The Agile world might have “Next,” “In Development,” “Done,” “Test” or “Deploy” etc. I’ll let that slide since they work on projects for more than a day.
We color-coded the jobs by work area:
In the Agile world they color code by “story” which might be a software system requirement. Agile breaks the stories down into sub-tasks, and in our little Merde Gras world, these sub-tasks became individual jobs. “Repair the Deck Railing”, “Put Up the Storm Windows” or “Build the Cellar Stairs.” Sticky notes, the universal visual messaging tool, do the trick no matter the workflow being displayed.
A Flexible, Easy to Understand Tool
Molly, a long-time crewmember let me know that after the long drive from Boston she felt a little car sick. “I can’t work inside. Let me see what has to happen with the yard.” I led her over to the “Merde Gras Job Board” and she zeroed in on gathering and stowing the outdoor hoses from the green “Yard” tasks and immediately moved the job tab into the “Doing” lane. That was the last time I gave her instructions. As she found her sea legs, she moved more jobs into the “Doing” and “Done” lanes.
Organically Emerging Work Teams
Some people only see each other once a year at this event and they look forward to joining the same crew and working on the same jobs each time. When Julie, a local friend arrived she looked into the “Doing” lane to see if the all-girl log splitting crew from Boston was at work. The tab was in the “Doing” lane, so she promptly headed off to find her compatriots in the side yard.
Others let me know that after choosing a job, they realized they couldn’t complete it. When my nephew’s girlfriend Katy went to put plastic insulation on the bay window, she realized the tape was missing. In the Agile world this is a “blocker” and has to be noted on the Kanban Board. Until the tape was found, and blocker was resolved, that job stayed in the “To Do” lane with a red dot.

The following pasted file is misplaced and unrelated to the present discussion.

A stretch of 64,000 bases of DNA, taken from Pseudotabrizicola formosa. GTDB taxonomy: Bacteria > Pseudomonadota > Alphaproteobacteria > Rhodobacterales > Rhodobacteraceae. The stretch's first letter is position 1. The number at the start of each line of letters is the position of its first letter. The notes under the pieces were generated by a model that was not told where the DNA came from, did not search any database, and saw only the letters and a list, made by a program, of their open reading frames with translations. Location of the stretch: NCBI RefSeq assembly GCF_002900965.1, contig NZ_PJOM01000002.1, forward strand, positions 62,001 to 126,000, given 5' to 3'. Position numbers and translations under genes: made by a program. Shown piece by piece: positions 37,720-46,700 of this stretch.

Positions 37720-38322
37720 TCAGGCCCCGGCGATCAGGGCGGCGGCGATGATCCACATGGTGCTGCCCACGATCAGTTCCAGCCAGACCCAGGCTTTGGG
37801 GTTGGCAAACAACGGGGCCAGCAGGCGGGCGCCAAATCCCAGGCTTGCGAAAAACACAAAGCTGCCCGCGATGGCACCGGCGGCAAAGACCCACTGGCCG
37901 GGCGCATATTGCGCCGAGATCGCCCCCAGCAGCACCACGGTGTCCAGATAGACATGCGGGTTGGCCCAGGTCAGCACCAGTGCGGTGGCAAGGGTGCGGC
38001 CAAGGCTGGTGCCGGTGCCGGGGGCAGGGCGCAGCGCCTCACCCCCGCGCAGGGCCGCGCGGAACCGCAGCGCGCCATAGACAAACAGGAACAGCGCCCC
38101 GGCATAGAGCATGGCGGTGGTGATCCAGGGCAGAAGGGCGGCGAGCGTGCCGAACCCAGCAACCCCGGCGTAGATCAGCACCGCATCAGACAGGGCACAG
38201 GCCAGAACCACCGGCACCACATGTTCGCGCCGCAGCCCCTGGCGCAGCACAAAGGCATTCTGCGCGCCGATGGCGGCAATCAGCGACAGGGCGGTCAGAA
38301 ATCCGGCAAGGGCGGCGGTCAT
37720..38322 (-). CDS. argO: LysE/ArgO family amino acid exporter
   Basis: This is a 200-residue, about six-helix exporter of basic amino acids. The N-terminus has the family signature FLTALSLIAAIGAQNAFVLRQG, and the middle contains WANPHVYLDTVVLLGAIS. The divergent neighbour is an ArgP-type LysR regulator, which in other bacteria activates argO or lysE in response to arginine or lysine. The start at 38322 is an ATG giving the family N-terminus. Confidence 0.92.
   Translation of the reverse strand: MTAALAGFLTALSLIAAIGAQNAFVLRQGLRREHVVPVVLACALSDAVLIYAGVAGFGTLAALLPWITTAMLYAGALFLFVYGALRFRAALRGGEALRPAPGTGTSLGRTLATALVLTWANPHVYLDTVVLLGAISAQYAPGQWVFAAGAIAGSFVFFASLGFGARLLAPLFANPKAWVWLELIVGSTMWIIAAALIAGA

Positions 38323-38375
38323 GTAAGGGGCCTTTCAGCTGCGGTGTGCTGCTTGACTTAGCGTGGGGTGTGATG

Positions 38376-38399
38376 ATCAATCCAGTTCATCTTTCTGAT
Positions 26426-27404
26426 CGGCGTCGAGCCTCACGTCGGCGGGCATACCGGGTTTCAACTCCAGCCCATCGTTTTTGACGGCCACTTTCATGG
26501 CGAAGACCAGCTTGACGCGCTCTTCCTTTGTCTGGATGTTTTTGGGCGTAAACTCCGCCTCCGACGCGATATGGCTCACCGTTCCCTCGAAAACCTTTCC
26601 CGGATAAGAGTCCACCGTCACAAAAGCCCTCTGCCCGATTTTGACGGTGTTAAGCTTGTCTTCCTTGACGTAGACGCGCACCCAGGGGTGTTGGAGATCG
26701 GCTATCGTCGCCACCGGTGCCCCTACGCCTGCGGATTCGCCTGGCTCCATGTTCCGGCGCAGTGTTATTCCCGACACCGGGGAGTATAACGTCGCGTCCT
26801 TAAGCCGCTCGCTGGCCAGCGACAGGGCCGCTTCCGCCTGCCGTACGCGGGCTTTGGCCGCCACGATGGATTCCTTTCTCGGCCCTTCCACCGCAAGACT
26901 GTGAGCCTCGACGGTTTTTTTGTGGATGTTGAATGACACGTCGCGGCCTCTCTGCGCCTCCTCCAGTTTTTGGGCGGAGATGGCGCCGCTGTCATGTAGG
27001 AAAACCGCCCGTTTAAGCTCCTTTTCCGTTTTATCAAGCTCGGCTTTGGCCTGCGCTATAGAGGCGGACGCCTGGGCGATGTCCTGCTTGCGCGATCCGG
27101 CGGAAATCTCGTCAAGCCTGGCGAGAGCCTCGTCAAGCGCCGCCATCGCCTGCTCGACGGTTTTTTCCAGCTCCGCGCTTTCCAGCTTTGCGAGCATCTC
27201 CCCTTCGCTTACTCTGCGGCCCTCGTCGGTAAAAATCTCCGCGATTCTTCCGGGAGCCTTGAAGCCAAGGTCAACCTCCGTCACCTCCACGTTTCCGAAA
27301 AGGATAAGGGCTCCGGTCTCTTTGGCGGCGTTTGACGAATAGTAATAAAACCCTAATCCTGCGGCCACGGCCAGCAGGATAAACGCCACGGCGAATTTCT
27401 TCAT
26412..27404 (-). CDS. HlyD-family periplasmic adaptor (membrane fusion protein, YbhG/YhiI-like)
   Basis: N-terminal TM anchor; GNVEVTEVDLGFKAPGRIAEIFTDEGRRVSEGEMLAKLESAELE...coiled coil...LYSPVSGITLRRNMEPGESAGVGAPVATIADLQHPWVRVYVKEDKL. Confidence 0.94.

And some jobs had become famous for difficulty. The basement has a reputation for spiders, cobwebs and unidentified “dust” so we put special “frowny faces” on those job stickies. That way only the hardiest of the work crew would tackle them. For some, the basement jobs became a badge of courage. This is the same for the Agile world. Some stories are more difficult than others and might require special skills.
By the same token we added a blue dot on all the jobs requiring fine carpentry. We had some talented wood workers and they knew they were the only ones who could replace deck boards, build railings or repair windows. My brother-in-law Jake grabbed the basement stairs; our friend Chris replaced a second floor window while two of my nephews, Sam and Cooper, tackled the deck railing.
The Magic of the Board
As anyone who brings Lean Six Sigma Tools into the home can tell you, it’s not done without some personal peril. Although my family continues to ask me what, exactly, I do for a living, the board became a magnet throughout the day. Individuals made sure their job “stickies” went into the “Done” pile, new recruits knew exactly what to do when they arrived throughout the day, and everyone made continual return visits to find out where else their skills were needed.
Of course the big winner is my eighty-four year-old mother who was not just the beneficiary of the Merde Gras Kanban Board, she was a member of the work crew. She picked a “Deck” job and spent the afternoon removing the glazing from the outdoor shower window. “Done!!”
There are more colors, imagery, symbols and other nuances that you can add to any Kanban board to make it work for the process at hand. Are you ready to build one? Grab some tape, some stickies, maybe a few dots and you’re ready for action. Go visual. Go Lean. Go gittem!